Marvel Releases More Details on New, Muslim Ms. Marvel


Yesterday seems a world away now, before Marvel Studios and Netflix announced their blockbuster deal and the whole day became about TV talk--but it wasn't long ago that the House of Ideas was making waves with a new Ms. Marvel, set to launch this spring from writer G. Willow Wilson and starring a teenage Muslim girl in the lead role.

At the time, there was just a piece of concept art to show for the idea, and later in the evening a cover, but some more details became available earlier today from the publisher.

Ms. Marvel will center on 16-year-old Kamala Khan, a Muslim-American teenager living in Jersey City, New Jersey.  Like any teenager, all of her opportunities are in front her and she is full of potential, but her parents’ high expectations come with tons of pressure and has led Kamala to carve out a future that she has little interest in.

"At her core, Kamala is just a 16-year-old girl, exploring the many facets of her identity when she is suddenly bestowed with super-human powers that send her on the adventure of a lifetime,” said Marvel Comics Editor In Chief Axel Alonso.


“The inspiration for the new Ms. Marvel series stemmed out of a desire to explore the Muslim-American diaspora from an authentic perspective and yet, this story isn’t about what it means to be a Muslim, Pakistani or American," said series editor Sana Amanat. "Those are just cultural touchstones that reflect the ever-changing world we live in today.  This is ultimately a tale about what it means to be young, lost amidst the expectations bestowed upon you, and what happens when you get to choose.”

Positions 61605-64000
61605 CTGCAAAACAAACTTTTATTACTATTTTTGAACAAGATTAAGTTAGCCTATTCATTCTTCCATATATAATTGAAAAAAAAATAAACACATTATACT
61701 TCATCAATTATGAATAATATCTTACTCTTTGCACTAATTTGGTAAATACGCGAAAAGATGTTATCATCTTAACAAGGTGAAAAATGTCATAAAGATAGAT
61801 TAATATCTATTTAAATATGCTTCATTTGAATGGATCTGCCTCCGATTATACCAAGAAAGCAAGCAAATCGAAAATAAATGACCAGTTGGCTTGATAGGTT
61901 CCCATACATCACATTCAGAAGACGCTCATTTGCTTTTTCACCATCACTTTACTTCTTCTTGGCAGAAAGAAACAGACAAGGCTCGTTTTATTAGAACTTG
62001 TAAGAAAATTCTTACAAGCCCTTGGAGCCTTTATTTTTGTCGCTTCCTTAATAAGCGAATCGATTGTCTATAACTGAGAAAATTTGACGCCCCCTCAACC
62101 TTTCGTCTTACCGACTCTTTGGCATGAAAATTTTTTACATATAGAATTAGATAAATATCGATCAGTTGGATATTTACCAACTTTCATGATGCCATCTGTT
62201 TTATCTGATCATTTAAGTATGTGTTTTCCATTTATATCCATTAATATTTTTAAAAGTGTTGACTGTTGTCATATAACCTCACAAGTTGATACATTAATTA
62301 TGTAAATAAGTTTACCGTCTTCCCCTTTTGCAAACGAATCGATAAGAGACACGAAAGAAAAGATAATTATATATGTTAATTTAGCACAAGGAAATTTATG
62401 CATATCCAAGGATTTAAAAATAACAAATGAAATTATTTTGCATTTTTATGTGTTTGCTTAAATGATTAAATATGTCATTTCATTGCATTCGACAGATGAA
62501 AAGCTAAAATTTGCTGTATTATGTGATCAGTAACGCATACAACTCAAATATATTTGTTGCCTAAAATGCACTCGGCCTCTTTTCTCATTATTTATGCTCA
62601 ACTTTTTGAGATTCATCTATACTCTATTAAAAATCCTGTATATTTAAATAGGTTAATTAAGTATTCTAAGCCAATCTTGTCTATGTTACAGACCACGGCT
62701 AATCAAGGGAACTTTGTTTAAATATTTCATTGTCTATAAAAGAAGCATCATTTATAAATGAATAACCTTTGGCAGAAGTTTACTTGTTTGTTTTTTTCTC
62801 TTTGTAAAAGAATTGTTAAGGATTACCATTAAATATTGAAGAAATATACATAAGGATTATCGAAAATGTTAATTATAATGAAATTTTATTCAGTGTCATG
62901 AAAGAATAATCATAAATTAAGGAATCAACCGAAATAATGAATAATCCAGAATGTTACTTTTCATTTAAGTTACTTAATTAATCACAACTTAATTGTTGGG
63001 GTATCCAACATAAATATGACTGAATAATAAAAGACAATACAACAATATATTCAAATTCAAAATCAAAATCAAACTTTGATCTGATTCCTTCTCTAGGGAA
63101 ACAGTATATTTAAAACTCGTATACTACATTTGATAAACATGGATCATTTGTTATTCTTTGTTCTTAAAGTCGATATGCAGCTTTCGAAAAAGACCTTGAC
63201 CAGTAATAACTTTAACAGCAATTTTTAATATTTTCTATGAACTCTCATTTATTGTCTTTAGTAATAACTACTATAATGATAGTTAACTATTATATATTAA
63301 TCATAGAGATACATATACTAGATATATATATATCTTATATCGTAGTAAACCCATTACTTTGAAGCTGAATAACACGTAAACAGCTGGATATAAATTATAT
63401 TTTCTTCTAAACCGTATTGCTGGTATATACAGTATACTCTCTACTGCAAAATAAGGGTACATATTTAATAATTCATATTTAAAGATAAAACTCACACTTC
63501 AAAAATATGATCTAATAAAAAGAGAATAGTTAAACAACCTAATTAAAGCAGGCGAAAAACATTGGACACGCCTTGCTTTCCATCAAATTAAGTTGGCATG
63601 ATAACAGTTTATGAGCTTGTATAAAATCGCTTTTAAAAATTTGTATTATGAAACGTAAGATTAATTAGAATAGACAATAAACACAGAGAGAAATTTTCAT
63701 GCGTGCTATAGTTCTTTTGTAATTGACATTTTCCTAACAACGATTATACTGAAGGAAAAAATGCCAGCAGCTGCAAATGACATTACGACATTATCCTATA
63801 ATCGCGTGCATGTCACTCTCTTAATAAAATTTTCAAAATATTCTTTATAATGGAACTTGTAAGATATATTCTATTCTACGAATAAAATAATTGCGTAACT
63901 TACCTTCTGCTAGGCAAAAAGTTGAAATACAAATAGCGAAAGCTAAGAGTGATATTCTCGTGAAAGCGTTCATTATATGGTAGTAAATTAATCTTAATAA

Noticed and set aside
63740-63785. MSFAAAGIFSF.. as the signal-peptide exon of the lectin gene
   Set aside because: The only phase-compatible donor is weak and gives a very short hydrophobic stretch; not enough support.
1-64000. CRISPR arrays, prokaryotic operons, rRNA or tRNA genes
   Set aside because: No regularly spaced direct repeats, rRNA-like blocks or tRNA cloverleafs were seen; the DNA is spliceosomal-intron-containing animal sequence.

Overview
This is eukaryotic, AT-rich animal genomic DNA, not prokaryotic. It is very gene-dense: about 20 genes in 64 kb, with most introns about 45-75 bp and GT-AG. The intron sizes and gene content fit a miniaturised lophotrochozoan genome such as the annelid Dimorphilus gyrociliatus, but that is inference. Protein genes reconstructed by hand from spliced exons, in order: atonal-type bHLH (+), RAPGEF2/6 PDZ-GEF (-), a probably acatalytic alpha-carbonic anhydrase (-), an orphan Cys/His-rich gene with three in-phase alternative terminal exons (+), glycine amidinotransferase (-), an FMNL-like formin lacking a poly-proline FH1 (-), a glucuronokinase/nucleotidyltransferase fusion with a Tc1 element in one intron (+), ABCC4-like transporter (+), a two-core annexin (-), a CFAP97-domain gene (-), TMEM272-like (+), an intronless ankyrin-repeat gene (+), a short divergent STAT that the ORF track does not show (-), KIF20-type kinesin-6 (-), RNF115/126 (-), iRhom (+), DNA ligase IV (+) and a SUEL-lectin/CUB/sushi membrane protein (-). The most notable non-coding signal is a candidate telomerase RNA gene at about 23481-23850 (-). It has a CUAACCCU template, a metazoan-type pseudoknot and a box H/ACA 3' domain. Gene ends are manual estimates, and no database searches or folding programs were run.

“I wanted Ms. Marvel to be true-to-life, something real people could relate to, particularly young women," said series writer G. Willow Wilson. "High school was a very vivid time in my life, so I drew heavily on those experiences--impending adulthood, dealing with school, emotionally charged friendships that are such a huge part of being a teenager. It's for all the geek girls out there, and everybody else who's ever looked at life from the fringe.”